Karel Polanecký of Hnutí DUHA says:"Presenters of the proposal to support new Czech reactors are mainly considering to copy the British model of feed-in tariffs (FITs). The assumption that they will negotiate a better price than the British, however, is overly optimistic. The British government guarantees the price of € 126 / MWh, with an annual increase in line with inflation rates. The current stock market price is around € 35 / MWh. This is a very high surcharge for nuclear enthusiasm."

Even though the Ministry of Industry partially accepted the comment to remedy too low liability of the operator of nuclear reactors (ČEZ) for damages caused by any nuclear accident, the plan still continues to maintain a very limited 9 billion CZK.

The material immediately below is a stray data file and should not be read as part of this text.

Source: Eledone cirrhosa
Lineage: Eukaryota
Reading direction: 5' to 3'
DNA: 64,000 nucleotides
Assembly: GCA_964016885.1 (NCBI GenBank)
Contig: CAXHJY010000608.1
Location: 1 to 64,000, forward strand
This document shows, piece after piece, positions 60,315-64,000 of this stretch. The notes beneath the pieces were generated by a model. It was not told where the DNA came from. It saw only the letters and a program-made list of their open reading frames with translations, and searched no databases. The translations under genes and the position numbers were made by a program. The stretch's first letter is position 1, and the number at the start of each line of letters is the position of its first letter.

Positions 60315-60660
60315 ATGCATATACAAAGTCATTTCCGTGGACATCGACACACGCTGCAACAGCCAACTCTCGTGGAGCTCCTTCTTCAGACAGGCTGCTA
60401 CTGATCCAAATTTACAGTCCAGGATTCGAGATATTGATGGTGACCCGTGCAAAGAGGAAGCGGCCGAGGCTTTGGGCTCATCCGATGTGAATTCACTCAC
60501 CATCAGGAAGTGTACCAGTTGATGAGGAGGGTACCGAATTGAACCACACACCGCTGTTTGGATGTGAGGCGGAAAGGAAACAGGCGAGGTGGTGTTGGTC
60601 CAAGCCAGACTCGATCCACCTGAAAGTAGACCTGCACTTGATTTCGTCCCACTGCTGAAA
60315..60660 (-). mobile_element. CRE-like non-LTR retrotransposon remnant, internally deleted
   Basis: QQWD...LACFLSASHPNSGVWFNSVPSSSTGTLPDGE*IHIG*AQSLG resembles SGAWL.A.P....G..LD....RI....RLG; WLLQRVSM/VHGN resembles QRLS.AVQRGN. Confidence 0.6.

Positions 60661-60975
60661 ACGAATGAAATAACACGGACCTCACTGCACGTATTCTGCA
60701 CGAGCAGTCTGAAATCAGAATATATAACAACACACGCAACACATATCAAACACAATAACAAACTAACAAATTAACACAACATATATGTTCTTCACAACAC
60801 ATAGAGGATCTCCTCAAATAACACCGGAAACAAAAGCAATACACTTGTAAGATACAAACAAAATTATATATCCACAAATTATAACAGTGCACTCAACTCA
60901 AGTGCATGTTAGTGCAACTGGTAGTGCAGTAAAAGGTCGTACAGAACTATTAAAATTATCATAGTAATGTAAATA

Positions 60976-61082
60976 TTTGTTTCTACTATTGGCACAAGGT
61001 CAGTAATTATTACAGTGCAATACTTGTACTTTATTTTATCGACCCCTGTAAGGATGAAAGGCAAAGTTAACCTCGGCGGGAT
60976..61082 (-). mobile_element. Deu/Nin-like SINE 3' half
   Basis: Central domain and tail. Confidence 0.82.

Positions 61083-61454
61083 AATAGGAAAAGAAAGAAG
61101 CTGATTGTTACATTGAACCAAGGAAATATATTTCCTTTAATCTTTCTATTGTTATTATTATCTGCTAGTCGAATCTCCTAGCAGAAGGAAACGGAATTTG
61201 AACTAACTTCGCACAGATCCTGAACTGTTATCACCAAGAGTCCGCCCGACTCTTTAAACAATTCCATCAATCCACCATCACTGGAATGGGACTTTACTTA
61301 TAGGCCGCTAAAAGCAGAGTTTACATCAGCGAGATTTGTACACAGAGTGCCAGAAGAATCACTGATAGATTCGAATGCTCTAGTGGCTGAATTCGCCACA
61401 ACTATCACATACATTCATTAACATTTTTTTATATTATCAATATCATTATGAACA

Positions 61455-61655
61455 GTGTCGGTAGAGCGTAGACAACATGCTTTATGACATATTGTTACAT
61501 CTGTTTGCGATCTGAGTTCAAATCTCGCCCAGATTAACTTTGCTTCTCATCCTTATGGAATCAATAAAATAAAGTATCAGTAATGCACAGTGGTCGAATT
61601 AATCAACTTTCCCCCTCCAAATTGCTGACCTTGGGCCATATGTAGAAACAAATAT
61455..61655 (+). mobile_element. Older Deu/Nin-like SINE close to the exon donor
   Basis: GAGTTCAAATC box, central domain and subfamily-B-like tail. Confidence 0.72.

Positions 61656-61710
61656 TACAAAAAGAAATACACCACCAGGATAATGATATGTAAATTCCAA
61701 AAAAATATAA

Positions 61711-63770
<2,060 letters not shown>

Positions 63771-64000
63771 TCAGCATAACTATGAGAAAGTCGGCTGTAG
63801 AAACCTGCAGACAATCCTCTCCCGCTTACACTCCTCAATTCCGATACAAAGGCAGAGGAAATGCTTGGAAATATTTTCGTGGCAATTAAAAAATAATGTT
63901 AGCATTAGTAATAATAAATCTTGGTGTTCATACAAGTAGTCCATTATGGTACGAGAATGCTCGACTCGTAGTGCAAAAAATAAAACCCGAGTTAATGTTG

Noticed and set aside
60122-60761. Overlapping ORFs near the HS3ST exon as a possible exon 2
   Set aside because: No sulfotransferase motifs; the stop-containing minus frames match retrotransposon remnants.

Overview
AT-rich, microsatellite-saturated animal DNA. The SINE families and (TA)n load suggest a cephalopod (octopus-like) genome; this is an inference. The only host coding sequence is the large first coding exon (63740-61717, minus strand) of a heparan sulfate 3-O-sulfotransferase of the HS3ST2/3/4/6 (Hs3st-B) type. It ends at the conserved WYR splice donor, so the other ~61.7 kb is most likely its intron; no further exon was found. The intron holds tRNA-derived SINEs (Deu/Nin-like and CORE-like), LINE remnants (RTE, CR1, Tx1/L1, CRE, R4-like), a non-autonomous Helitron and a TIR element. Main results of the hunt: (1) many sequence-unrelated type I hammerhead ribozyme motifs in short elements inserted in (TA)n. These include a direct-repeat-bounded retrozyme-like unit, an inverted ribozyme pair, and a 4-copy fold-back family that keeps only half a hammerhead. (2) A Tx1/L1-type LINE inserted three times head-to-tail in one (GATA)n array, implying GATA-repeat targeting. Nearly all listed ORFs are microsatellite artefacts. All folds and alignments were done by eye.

"A number of other EU states has a higher limit of the financial liability – for example, Sweden, Spain, Belgium and the Netherlands. In Germany, the guarantees are set up to € 2,5 billion which is more than 60 billion CZK. Limitation of liability can also be seen as indirect state aid to operators of nuclear reactors," warns Edvard Sequens of Calla.

In contrast to low financial liability, damage after severe NPPs accidents can reach astronomical figures. The damage is estimated at 4,3 trillion CZK after Fukushima[2], at 4,6 trillion CZK after Chernobyl[3]3, the French National Institute for Nuclear Safety (IRSN) estimated the potential damage after an accident in one of their local plants at 10,9 trillion CZK.

The Ministry of Industry has been avoiding for long time an objective comparison of the costs of additional nuclear reactors with other energy sources. That is why it was able to plan in a newly approved State Energy Policy that we should produce more than half of the electricity in nuclear reactors by 2040, while in France their share should drop to 50 % already in 2025.